Office Hours is a quick-fire, 15-minute pitch for entrepreneurs with a world-beating idea to get feedback from our investment team... and potentially secure that crucial next meeting. We love meeting enthusiastic people with great ideas that we can get behind.
We’ve shared some of the reasons why founders don’t get through and what they can do to improve their chances. Here, we provide more practical tips on making your application stand out from nearly the 150 applications that we receive each month.
Keep the application short, and plant the ‘hook’ early on (i.e. why people are going to love the product, buy it, or recommend it to each other).
Give a short introduction to the problem, before giving a brief description (max one sentence!) about your solution.
What’s exciting about the market? Is it growing? Is it massive? Or just massively underserved? Don’t be afraid to present some realistic assumptions/numbers.
Without a fully-built product to hang your hat on, think carefully about the vision. Emphasise product-market fit, and what you’ve done to validate the need already.
Tell us about yourself. What makes you as a founder (or as a team), a better place than anyone else out there to make this work i.e. why will you win?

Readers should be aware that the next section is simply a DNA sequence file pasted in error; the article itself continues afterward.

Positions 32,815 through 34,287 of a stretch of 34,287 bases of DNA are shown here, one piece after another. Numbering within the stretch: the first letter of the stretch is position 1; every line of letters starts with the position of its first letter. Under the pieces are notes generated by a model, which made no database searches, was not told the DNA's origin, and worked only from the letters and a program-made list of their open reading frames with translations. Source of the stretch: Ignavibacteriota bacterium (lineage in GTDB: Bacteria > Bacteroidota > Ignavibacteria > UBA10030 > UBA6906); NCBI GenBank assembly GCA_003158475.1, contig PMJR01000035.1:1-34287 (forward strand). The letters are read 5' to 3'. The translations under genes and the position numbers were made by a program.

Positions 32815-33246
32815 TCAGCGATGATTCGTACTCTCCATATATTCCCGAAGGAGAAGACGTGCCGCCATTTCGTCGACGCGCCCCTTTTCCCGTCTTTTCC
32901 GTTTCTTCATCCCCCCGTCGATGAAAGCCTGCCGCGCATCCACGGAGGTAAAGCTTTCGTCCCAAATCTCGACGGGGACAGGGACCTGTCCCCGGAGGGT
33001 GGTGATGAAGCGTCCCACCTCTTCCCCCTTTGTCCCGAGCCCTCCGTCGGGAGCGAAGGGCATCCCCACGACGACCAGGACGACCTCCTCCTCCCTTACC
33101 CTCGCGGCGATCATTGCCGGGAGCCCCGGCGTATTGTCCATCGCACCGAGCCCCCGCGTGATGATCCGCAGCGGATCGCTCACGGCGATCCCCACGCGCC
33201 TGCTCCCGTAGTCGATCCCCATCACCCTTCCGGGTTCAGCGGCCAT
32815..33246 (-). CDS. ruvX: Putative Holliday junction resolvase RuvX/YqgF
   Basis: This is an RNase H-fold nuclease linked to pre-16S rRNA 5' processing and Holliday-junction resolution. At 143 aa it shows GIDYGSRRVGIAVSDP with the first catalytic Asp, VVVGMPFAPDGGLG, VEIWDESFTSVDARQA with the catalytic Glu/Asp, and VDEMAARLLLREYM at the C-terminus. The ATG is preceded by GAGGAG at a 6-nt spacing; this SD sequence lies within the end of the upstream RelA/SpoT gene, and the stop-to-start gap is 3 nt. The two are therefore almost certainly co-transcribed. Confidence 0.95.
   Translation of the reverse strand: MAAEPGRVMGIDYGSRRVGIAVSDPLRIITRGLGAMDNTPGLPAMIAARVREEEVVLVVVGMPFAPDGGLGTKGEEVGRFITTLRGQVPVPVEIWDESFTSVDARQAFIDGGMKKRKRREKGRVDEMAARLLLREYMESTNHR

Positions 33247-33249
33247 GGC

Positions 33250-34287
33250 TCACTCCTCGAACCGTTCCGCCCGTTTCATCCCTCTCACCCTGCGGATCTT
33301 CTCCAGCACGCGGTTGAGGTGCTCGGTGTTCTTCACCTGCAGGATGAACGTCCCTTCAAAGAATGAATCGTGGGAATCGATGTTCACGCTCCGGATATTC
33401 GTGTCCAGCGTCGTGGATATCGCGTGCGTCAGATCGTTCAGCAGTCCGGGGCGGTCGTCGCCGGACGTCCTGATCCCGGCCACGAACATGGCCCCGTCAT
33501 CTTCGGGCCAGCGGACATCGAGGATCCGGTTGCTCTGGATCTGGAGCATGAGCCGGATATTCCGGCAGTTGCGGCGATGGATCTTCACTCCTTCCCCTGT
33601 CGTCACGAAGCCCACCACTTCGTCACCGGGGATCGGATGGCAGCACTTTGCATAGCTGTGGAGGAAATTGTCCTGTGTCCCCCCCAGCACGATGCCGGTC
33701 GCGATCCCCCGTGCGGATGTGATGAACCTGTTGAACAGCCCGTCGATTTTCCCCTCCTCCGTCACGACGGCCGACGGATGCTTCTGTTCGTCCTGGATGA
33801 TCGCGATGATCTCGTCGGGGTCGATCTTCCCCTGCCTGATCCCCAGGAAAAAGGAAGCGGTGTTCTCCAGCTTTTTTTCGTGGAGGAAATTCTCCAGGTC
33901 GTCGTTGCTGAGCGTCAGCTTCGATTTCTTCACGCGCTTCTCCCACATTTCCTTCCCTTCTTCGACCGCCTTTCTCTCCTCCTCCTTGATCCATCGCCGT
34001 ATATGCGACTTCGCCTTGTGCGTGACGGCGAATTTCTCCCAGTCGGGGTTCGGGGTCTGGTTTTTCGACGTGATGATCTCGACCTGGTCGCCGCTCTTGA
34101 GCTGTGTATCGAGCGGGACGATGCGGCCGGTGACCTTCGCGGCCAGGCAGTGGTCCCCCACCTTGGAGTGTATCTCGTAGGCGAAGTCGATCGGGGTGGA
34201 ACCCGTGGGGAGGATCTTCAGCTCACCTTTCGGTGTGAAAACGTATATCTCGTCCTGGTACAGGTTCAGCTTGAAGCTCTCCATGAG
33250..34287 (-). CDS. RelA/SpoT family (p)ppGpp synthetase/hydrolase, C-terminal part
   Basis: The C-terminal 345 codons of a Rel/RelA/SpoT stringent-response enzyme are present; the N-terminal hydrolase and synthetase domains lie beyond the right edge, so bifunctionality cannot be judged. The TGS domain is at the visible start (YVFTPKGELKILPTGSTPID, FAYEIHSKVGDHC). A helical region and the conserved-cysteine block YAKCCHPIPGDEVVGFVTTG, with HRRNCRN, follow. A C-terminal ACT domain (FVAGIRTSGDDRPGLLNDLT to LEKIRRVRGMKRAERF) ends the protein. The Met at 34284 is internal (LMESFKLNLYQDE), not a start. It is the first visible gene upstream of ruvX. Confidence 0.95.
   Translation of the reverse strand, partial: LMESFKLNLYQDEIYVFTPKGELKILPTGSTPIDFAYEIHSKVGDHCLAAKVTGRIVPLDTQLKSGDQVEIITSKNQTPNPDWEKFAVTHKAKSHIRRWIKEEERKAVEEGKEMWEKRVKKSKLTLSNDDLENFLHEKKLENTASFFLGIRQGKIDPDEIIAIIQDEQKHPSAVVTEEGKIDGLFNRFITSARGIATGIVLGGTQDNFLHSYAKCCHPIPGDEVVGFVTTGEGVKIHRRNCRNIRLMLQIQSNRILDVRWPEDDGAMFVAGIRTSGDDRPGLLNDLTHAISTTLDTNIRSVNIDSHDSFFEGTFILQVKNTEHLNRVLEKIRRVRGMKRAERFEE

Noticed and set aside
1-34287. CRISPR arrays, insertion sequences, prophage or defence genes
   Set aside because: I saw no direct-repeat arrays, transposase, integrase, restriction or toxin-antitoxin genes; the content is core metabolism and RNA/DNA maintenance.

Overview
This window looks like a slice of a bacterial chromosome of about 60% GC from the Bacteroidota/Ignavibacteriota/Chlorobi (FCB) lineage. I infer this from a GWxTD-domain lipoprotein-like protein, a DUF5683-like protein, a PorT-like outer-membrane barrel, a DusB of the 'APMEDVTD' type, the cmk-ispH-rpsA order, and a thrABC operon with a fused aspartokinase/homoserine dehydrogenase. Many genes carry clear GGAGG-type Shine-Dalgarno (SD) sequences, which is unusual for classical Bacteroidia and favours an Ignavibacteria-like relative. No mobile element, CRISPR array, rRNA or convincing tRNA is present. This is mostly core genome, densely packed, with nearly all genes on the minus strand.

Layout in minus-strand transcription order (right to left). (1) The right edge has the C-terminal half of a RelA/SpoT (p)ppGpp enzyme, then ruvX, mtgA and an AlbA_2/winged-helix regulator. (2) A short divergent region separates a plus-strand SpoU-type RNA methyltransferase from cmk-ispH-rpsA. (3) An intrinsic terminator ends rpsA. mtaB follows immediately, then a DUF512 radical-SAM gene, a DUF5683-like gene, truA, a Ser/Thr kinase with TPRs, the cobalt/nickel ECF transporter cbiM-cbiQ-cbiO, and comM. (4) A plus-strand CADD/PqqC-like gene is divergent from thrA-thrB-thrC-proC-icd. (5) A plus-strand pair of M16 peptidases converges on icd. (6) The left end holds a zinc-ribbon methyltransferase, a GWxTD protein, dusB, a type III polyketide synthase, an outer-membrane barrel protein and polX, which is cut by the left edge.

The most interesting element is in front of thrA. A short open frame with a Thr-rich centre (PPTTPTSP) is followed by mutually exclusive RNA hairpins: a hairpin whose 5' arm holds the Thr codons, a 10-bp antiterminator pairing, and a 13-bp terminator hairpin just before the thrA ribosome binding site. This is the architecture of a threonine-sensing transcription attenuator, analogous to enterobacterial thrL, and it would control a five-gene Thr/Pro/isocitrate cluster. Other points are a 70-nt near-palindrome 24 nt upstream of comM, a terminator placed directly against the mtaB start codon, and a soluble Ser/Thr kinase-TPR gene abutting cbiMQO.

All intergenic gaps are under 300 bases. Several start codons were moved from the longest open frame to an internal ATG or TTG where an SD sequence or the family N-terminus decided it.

Some general advice
When taking your driving test you are told to make all of your signals totally obvious so that instructors can see that you have the requisite skills to be given a driving license. This analogy is helpful when thinking about your Office Hours application - being ultra clear about your abilities as a founder, that you are going after a venture scale market and have a great product idea makes it easy for us to say yes.
To start with, here are some general housekeeping tips:
We hold Office Hours for Pre-Seed companies: If you’re Seed or late-Seed then please apply via this link.
Proof-read your application: A well written answer shows that you’ve taken care and attention over your idea. Ask friends to read it for you too if it helps.
Keep it short, (but not too short!) A couple of sentences won’t be enough to convey why your business will win but investors are time-poor and look for the headlines: 250 words per question should give you ample opportunity to get your point across.
How do we decide? A Score out of 4
Decisions about deals is somewhat of an art rather than a science but when we review applications we have these four key areas in mind: Founder/s, market, product, and the unfair advantage or ‘X-factor’.
Here’s how we break that down:
Founding team: Why you?
This is the chance to tell us about all of the relevant experience you have. If you’re a first time founder that’s no problem, but it’s helpful to know if you have any relevant skills (such as marketing, sales, technical skills or consulting experience) as well as any domain expertise that you can bring to the business.
0 - A founder with little or no domain expertise and/or other relevant experience in starting companies. (But don’t be deterred - there’s still 3 other points you can pick up)
0.5 - A founder with some relevant domain knowledge or startup experience
1 - A founder with a number of years working at a startup, an entrepreneur who’s exited or has deep domain knowledge or relevant experience.